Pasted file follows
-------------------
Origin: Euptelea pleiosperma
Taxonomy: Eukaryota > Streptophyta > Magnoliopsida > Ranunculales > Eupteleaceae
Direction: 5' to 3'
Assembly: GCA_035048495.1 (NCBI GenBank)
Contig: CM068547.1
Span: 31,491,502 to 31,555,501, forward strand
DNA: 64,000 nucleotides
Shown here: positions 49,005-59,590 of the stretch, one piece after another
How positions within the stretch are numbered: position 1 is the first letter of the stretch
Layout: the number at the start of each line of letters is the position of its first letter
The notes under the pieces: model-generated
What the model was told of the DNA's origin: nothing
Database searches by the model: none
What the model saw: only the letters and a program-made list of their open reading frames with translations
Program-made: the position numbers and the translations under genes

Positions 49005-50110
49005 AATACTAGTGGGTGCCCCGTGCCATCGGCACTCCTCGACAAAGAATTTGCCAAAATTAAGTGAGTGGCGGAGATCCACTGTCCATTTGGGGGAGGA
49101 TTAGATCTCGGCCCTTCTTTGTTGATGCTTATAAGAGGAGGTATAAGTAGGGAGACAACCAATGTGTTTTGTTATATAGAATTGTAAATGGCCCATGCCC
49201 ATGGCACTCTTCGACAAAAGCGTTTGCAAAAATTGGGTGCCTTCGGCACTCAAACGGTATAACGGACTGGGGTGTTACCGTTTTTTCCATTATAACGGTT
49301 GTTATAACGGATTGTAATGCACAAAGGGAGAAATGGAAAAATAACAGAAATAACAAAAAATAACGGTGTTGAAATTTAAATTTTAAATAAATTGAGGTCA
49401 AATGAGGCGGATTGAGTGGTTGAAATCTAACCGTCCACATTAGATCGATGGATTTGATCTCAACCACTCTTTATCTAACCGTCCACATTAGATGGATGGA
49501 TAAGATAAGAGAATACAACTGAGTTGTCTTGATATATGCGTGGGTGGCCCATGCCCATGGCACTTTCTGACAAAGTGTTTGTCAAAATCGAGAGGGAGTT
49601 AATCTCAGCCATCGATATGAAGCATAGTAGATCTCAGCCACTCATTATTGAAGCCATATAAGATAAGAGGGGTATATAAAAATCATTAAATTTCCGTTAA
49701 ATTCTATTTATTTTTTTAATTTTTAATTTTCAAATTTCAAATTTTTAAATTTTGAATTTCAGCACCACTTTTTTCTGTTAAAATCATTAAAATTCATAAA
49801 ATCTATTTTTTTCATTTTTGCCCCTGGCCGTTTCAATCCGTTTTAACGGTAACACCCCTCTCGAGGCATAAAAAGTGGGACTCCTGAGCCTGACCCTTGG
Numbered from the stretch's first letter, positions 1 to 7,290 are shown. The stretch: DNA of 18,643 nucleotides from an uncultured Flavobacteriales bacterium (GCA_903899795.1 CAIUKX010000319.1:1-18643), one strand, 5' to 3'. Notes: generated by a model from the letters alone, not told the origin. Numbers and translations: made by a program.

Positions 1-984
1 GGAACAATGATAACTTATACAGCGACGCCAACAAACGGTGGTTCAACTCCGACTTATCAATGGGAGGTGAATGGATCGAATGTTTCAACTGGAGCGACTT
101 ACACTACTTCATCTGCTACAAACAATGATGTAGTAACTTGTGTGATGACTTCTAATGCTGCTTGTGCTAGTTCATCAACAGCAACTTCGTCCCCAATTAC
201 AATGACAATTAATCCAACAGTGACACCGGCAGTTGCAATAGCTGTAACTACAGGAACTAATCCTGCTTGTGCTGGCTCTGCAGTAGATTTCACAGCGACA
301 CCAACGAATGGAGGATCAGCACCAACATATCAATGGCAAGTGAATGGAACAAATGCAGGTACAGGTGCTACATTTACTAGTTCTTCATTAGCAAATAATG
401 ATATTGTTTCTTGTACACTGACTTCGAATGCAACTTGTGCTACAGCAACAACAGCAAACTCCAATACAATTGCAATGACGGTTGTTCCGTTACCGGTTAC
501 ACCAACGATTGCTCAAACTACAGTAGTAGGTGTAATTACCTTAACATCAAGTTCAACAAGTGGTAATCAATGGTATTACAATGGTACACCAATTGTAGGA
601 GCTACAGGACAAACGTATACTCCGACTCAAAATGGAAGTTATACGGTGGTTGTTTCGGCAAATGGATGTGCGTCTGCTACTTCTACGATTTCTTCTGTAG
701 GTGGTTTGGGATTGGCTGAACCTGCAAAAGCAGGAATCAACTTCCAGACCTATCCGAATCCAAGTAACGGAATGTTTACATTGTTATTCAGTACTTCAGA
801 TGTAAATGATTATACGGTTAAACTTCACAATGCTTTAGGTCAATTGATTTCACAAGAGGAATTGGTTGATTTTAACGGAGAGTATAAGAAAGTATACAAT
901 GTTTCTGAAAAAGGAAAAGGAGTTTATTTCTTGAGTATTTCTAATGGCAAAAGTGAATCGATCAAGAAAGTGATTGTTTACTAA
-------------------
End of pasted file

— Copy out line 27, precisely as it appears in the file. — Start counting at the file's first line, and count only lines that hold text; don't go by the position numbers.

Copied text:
Positions 1-984